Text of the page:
On Saturday, December 17, 2005, addressing a press meet in Kathmandu, the Human Rights Organization of Nepal (HURON) said its eight-member-probe team found that the Royal Nepalese Army personnel had removed evidences such as cartridge shells, firearms and blood stain and clothes from the killing site at Chihan Danda in Nagarkot. The member of the HURON-probe team, Malla K. Sundar said this was not the first time the army had been involved in human rights violations. "They have killed civilians and tried to project it as an encounter with Maoists, they have raped and killed schoolchildren," he said, "This is the result of the culture of impunity that protects perpetrators in the Royal Nepalese Army." Another investigator and former member of the National Human Rights Commission, Kapil Shrestha said that the killings were a civilian crime. "When the government has instituted a commission headed by a former judge to investigate the shootout, there's no rationale for the army to institute a separate probe panel," he said, "This shows the army is running a parallel government in Nepal." "The army is deliberately encouraging this kind of indiscipline and it would prove to be very damaging in the long run," he said.

Writing in 'The Kathmandu Post' of December 19, 2005 under the title 'Under The Sun: What is Army's Mandate, Anyway?' Damakant Jayshi gave the overview of the behavior of the army men in the past as follow: On Nagarkot massacre, both the RNA and the government appealed to one and all not to implicate the institution of the army for the misdeed of "one soldier". They say it is an "aberration". According to the accounts of the locals in Nagarkot, the soldiers from the local barrack have been behaving as if they are lords of the area. Teasing and molesting of local girls and women outside the barracks have been very common. Remember the infamous rape of two Muslim cousin girls by an army captain and at least another colleague inside the Chisapani Barrack near Nepalgunj in early 2002? Later, the girls retracted the accusation after the army threat. Three students were shot dead by soldiers in Chidipani village in Palpa district on March 23 this year. Their parents were not informed and their bodies buried. Later the bodies were exhumed after the locals found out the cover-up. Investigation was ordered. Not much heard since then. Then there was the most gruesome execution of 35 innocent laborers (17 from Jogimara in Dhading, 7 from Sindhupalchok and 11 locals) at an airport construction site in the Kalikot district on Feb 24, 2002. Punishment for this extra-judicial killing is not known, yet.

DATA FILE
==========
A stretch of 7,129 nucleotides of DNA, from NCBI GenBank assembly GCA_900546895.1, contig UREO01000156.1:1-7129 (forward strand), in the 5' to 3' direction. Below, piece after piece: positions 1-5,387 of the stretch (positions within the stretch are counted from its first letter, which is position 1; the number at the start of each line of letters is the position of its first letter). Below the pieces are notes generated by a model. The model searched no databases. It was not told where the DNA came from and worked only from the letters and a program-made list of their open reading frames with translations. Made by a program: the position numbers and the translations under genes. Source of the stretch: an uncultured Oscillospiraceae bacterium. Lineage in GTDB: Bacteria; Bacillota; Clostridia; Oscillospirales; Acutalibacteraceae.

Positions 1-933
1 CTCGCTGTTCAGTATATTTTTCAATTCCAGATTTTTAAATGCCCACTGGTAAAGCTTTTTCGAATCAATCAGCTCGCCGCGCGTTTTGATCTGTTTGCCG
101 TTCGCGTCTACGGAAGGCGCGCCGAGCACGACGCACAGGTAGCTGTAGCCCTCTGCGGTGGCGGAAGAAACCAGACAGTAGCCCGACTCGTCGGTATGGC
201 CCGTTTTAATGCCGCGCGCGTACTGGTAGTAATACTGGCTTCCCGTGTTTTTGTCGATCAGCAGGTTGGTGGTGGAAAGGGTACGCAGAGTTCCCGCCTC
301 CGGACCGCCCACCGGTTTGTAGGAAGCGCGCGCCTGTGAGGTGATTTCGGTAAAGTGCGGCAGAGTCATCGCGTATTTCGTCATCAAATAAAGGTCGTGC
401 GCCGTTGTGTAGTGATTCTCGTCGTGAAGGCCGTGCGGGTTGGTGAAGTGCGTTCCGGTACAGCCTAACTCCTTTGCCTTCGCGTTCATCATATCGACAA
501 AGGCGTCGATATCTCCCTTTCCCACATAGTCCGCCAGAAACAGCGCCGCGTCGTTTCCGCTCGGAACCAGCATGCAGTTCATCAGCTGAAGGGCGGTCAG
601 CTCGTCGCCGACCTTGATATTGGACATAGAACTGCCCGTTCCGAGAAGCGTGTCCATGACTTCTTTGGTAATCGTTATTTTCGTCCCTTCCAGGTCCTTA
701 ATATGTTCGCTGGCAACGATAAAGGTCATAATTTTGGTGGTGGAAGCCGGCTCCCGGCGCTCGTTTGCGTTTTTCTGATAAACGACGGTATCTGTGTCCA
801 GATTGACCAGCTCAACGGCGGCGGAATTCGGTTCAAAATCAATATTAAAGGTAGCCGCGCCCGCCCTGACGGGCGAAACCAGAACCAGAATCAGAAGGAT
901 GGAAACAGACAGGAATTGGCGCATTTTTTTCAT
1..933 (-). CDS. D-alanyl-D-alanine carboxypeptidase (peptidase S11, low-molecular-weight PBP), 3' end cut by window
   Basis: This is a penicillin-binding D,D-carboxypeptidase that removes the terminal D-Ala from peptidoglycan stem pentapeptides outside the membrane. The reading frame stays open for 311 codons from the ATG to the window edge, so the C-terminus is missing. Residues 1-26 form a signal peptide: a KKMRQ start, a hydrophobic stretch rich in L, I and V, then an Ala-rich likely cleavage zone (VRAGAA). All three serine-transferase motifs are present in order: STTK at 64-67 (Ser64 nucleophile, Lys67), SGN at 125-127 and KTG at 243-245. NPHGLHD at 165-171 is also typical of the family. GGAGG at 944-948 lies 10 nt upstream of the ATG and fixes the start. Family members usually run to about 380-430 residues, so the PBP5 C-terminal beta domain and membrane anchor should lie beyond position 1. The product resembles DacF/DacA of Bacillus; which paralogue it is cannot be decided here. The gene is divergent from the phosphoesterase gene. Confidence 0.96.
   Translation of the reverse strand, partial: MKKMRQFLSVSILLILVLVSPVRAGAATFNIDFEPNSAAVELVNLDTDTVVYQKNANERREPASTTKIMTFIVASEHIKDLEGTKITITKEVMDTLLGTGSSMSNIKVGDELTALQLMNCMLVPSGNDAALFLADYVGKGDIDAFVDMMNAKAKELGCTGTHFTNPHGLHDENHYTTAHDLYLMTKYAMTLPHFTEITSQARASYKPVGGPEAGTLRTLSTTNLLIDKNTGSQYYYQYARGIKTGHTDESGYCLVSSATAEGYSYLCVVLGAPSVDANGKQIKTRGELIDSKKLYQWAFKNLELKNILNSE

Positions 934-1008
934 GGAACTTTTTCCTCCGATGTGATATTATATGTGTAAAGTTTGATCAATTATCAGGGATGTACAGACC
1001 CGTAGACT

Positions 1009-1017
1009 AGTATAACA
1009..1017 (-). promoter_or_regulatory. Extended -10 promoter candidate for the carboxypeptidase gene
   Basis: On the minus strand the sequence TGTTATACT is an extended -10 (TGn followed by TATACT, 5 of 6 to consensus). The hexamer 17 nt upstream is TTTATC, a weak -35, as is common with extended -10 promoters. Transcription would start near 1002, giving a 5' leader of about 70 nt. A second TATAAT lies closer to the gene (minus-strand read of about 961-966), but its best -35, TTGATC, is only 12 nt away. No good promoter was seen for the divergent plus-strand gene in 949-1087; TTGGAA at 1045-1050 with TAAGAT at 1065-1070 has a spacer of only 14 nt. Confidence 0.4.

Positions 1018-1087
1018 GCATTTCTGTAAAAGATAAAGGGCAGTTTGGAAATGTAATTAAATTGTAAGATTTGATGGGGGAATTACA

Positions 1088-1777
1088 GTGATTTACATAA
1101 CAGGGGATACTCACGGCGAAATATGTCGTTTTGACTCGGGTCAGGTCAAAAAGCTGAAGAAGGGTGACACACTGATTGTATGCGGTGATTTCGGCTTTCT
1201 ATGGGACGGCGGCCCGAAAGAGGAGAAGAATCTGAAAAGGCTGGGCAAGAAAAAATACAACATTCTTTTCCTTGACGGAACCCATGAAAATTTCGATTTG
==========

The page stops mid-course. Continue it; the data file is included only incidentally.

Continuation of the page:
Misdeeds of the army men would continue in the future in the name of containing terrorism as long as Nepalis would not set up people's democracy, and bring the army under the parliament. Currently, the Nepalese army report only to the king. So, if the king is happy everything is okay for the army.


Siddhi B. Ranjitkar is a political analyst in Kathmandu.